The world’s richest man may also be its most hated. Tuesday marked the first mass “sick-out” in Whole Foods’ 40-year-history, with workers all-too-credibly claiming the company, owned by Jeff Bezos, doesn’t care about its workers and is doing nothing to protect them from the coronavirus.
This came one day after workers at Amazon’s JFK8 warehouse on Staten Island walked out, making similar claims against founder and owner Bezos — including the charge that the company’s infamous strictly timed and supervised breaks don’t allow 20 seconds for proper handwashing.
The response? Amazon fired process assistant Chris Smalls, who led the strike and dared speak to the media.
“It’s a shame on them,” Smalls told Vice. “This is a proven fact . . . they don’t care about their employees: to fire someone after five years for sticking up for people and trying to give them a voice.”
Amazon claimed Smalls was fired because he defied an order to quarantine after coming in contact with an infected co-worker. People buy a lot of things from Amazon. That excuse isn’t one of them.
A leaked internal memo obtained by Vice News revealed Amazon aimed to smear Smalls and make him the “face of the entire union/organizing movement.
“He’s not smart, or articulate, and to the extent the press wants to focus on us versus him, we will be in a much stronger PR position than simply explaining for the umpteenth time how we’re trying to protect workers,” wrote Amazon General Counsel David Zapolsky. Bezos was reportedly involved in that discussion.
This comes less than a week after 15 state attorneys general wrote an open letter to Bezos, asking him to give Whole Foods and Amazon employees more than two weeks’ paid sick leave.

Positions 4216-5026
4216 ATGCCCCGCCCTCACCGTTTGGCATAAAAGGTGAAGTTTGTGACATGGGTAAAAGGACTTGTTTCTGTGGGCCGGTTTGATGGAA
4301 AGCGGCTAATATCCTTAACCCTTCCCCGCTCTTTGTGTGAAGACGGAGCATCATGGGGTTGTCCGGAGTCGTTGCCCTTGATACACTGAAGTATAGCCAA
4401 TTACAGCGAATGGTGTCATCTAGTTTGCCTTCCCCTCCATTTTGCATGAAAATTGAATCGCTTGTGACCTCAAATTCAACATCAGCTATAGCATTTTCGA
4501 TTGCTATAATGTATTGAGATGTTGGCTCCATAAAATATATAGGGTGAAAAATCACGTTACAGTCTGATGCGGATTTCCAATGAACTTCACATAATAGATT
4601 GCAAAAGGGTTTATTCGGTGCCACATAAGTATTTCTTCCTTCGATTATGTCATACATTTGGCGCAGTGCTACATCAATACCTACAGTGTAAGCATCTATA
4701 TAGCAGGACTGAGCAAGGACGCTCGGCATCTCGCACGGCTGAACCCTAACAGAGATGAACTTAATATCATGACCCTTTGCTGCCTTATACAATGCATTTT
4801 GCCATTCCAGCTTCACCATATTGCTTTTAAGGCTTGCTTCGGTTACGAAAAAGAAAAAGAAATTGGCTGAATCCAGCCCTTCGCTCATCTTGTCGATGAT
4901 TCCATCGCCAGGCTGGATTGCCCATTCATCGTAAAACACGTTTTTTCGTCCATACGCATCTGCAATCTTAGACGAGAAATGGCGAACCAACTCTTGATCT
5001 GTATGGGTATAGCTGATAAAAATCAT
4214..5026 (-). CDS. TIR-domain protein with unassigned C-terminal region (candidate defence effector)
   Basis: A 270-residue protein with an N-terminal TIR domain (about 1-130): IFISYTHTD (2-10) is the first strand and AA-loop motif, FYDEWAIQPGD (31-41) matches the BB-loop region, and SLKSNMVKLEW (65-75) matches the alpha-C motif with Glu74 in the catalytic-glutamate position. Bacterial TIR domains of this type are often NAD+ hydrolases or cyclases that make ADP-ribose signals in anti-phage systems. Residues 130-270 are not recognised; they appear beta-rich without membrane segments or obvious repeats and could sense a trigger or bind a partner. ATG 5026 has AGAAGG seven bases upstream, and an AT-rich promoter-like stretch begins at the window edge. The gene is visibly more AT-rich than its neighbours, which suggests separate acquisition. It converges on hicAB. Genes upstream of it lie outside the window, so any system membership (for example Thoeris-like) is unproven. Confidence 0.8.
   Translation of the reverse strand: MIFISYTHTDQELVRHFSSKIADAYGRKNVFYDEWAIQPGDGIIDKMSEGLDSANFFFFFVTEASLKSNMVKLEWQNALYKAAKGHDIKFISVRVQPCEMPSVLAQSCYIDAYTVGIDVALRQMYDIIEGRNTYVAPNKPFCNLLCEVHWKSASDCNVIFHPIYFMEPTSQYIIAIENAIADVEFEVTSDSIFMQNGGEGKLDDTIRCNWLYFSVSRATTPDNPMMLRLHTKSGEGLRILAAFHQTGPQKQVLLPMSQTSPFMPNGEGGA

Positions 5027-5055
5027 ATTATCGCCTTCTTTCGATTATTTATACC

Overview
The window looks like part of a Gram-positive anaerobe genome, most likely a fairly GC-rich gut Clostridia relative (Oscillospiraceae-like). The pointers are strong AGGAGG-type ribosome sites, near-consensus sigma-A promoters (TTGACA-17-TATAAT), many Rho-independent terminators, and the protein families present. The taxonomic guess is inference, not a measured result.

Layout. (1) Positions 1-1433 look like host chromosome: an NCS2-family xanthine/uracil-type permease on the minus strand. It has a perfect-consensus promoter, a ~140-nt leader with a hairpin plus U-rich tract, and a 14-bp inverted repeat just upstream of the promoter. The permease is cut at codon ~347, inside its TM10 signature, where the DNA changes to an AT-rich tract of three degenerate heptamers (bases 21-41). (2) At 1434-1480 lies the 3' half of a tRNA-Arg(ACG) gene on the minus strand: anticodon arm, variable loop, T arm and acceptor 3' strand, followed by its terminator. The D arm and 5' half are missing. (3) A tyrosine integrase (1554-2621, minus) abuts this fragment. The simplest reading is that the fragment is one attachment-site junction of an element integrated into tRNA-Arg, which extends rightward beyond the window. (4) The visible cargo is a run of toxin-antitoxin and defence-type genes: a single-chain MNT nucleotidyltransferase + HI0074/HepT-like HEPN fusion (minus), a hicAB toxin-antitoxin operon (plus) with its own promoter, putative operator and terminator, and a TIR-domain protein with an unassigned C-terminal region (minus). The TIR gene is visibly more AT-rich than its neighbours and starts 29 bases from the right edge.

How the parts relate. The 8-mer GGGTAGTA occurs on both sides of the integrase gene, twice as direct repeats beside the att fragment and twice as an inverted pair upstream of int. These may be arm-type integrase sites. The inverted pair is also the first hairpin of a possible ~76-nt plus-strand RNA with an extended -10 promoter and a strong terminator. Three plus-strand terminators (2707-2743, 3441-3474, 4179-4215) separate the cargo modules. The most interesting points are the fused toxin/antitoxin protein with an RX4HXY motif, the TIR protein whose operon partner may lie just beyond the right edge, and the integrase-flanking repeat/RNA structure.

Another open letter, signed by Bernie Sanders and 15 other congressional lawmakers, asked Bezos to explain just how he was protecting his Amazon warehouse workers, who “continue to raise concerns that their employer is not doing enough to protect them from exposure to COVID-19” even as “Amazon’s US sales have spiked” due to national self-quarantine.
Indeed: Online grocery shopping doubled by mid-March, according to Bloomberg, and overall online shopping soared 25 percent. We are in a retail and restaurant apocalypse, and when we emerge from this pandemic, we will be living in the United States of Amazon. No one will profit like Jeff Bezos.
Bezos already made headlines for becoming even richer, adding $3.4 billion to his $117 billion net worth after dumping stocks just before the crisis exploded — installing him in a rogues’ gallery of pandemic profiteers that includes Bill Ackman and Carl Icahn.
Other headlines as his serfs strike: Bezos got his space company Blue Origin deemed an “essential service.” He spent $165 million for a Beverly Hills estate belonging to David Geffen — himself the target of biblical wrath for posting an aerial sunset photo of his yacht, from his yacht, over the weekend.
It seems no accident that Bezos suddenly announced a $100 million donation to Feeding America late Thursday afternoon.
Oh, and Bezos made news for giving his warehouse and Whole Foods workers a whopping $2 per hour raise — which, in his mind, must pass for hazard pay, because it’s not permanent.
Employees of Amazon and Whole Foods have been among our most essential workers for weeks now, not just practically but psychologically. They reassure us of a strong supply chain for food, medicine, cleaning supplies and other necessities — all while risking their lives, and the lives of their families, in a most unglamorous and thankless way.
It is unfathomable and inexcusable that a company like Amazon, which paid zero federal tax on $11.2 billion in profit in 2018, refuses to treat its employees in a decent, compassionate, fair manner and pay them in kind. A company based in Seattle, home of our first known coronavirus case, refuses to do better.
Jeff Bezos, in all his realized personal ambition, clearly wants his legacy to be that of a great man. How much better and more interesting, for him and for us all, if he were a good one.